Our verandah is only 1.8 metres wide, but still enough room for plants and walking! They get a wee bit of early morning sun, and a lot of afternoon. Because it only lasts for about an hour though, it doesn't seem to cook them.

Before I came to understand how this space works with plants, it really just accumulated garden tools, wheelbarrows and whatever else we were too lazy to put away - mulch bales, bags of chicken feed, etc. But I knew one day, I wanted to have plants for the view out the window, but also to shield the bricks and windows from the heat of summer.

I guess you could call this my "zone zero" area, as its the closest to the house and visited constantly. We even grow the odd vegetable...

I use a small amount of homemade compost in my potting mix so I get more value from the bags of potting mixes I buy. Not surprisingly, we get volunteers popping up - like this tomato. They will never produce the kinds of yields from plants which get all day sun, but the few which do grow, are so tasty.

Here are some more volunteers from the compost heap, only Dave took these direct from the compost. He dug up the mature clod and placed them in an old broccoli box. We always have these boxes around, because Dave collects them from work with vegetable scraps for the chickens.  We sit it on the very edge of the verandah so it can get more sunlight. Don't know what we'll get from this lot, but it will be a surprise.

We also use the broccoli boxes (upturned) to raise plants up. Especially the seedlings which I want to get a little afternoon sun, but not as much as those mature plants in big clay pots. It also makes it easier on the back, when I have to inspect and water them.

Right next to these boxes are some old tree logs, which are handy for sitting on, or in this case, used to hold the seaweed feed and spray bottle. Very handy on the back, not having to lift from all the way on the ground. They're placed close to the seedlings, as I use the spray bottle every day, especially just before the sun hits them in the afternoon. I like to spritz the leaves to create humidity.

I couldn't leave without showing the intricate mud wasp nests. These can grow quite big as they add to it. Their nesting coincides not with the heat - but with the rain. As that is how they obtain their building material.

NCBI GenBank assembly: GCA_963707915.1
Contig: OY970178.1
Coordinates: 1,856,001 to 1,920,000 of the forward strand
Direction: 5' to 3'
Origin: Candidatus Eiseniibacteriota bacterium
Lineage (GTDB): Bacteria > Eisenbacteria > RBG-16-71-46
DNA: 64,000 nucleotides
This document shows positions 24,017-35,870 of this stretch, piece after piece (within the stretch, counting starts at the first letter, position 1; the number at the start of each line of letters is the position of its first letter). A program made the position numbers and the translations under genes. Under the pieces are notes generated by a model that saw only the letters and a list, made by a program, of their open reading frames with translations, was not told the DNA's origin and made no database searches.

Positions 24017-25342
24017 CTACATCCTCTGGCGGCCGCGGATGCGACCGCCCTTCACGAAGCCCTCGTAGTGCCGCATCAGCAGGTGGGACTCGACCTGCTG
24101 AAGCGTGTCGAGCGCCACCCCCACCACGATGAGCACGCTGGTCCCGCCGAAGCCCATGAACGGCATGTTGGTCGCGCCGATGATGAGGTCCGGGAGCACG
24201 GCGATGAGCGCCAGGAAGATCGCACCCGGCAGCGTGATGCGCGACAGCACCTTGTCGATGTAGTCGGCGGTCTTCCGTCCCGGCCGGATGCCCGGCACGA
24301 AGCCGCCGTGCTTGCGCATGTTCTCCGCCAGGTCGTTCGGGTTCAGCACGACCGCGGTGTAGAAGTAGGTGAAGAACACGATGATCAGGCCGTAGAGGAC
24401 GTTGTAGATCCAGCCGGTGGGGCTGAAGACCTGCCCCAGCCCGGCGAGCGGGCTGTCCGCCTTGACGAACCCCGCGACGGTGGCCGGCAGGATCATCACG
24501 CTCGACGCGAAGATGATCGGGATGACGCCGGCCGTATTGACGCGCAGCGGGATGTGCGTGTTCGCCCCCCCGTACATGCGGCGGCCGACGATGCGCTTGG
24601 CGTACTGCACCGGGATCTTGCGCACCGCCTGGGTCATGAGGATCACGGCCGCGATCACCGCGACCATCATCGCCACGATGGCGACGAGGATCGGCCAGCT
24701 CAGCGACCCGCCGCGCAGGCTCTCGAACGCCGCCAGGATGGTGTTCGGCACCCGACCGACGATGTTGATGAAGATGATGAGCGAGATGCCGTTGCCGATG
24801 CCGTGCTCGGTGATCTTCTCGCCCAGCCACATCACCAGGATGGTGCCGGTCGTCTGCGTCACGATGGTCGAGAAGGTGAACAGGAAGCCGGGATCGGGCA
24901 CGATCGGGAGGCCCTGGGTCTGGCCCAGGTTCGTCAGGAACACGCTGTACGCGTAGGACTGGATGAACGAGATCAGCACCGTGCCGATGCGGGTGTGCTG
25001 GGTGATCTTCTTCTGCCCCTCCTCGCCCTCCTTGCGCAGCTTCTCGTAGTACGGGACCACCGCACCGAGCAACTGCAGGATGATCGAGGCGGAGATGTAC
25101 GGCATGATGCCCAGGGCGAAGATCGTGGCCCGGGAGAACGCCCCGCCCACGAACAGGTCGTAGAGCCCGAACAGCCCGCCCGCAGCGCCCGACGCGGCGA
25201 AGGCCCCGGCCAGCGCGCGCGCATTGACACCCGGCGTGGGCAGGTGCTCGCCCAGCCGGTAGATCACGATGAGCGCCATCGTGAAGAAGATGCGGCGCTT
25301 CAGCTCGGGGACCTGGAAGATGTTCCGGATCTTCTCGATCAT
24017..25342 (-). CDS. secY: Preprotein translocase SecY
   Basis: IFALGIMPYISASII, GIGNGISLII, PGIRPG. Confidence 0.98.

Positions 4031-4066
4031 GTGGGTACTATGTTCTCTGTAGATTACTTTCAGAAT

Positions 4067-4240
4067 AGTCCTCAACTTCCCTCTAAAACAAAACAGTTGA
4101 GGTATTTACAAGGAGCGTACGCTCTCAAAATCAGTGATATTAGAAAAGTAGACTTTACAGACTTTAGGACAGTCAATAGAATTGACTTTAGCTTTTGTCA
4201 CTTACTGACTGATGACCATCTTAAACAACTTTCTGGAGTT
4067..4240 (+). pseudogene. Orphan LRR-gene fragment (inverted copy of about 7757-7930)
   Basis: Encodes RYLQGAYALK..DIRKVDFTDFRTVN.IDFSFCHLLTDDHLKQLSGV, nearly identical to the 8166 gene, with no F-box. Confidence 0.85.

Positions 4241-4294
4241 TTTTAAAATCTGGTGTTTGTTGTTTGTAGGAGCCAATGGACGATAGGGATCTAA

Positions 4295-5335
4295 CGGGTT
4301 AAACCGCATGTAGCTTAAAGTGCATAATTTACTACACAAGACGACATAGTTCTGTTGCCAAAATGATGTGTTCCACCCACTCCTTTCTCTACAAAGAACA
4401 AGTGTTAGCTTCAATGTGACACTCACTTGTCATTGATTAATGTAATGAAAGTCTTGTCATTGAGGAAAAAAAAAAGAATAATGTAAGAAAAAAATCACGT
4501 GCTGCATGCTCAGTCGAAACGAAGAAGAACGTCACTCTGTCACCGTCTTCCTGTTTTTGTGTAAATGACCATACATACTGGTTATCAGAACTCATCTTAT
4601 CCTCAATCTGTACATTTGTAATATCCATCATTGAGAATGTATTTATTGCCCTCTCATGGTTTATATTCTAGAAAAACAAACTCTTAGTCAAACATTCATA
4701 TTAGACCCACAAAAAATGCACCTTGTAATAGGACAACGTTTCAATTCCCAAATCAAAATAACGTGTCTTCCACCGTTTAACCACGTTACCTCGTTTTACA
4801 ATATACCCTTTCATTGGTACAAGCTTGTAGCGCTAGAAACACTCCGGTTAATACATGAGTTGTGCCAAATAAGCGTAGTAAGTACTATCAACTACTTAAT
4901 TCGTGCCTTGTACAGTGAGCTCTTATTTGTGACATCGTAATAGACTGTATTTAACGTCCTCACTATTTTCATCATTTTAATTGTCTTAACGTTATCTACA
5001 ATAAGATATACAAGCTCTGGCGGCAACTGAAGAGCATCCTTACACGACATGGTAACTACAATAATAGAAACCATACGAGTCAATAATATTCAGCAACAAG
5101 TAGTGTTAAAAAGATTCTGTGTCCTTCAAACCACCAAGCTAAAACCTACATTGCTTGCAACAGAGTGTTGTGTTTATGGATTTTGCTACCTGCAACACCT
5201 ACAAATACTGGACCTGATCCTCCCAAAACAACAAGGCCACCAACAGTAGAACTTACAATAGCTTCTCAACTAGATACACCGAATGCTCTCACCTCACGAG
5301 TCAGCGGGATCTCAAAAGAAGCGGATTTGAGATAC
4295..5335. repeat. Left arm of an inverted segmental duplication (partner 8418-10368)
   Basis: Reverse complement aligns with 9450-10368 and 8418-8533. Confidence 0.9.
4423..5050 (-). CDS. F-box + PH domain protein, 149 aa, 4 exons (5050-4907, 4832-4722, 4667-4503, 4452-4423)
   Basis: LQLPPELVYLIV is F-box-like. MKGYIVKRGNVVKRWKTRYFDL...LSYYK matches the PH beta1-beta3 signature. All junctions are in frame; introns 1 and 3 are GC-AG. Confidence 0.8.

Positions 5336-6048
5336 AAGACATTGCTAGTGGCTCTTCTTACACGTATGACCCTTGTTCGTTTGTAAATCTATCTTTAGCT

I don't mind sharing the verandah eaves with the mud wasps, as they control the spider population, which also likes to inhabit the eaves. Everyone who visits, never fails to mention we take the nests down, but I remove them only if they're in the way (ie: near the front door). I don't blame people for suggesting we remove them, as the verandah becomes quite a freeway of wasp activity. But as they're carrying clods of mud or paralysed spiders, they're not interested in attacking. They're just about the business of securing the next generation of wasps.

I've only been attacked once by a mud wasp, and that was when it decided to build a nest inside our mailbox. I stuck my hand in to collect the mail, and it stung me. The poor thing only wanted to get away though, as once it was in the clear, it flew away. Paper wasps are the ones you have to watch out for. They will sting you repeatedly if you're too close to their nest. Thankfully we don't get too many of those

I've also tried something new this year in plant selection for the front verandah. I've never tried planting fruit trees in pots because we always have the space to plant them in the ground. But I was looking for something with a lot of foliage cover and when I saw this Cherry Guava in the nursery, I thought, why not a fruit tree? I couldn't find a good reason not to try it.

As it's so close to the house too, we may stand a chance of actually eating some of the fruit before the native animals do. It's worth trying anyway.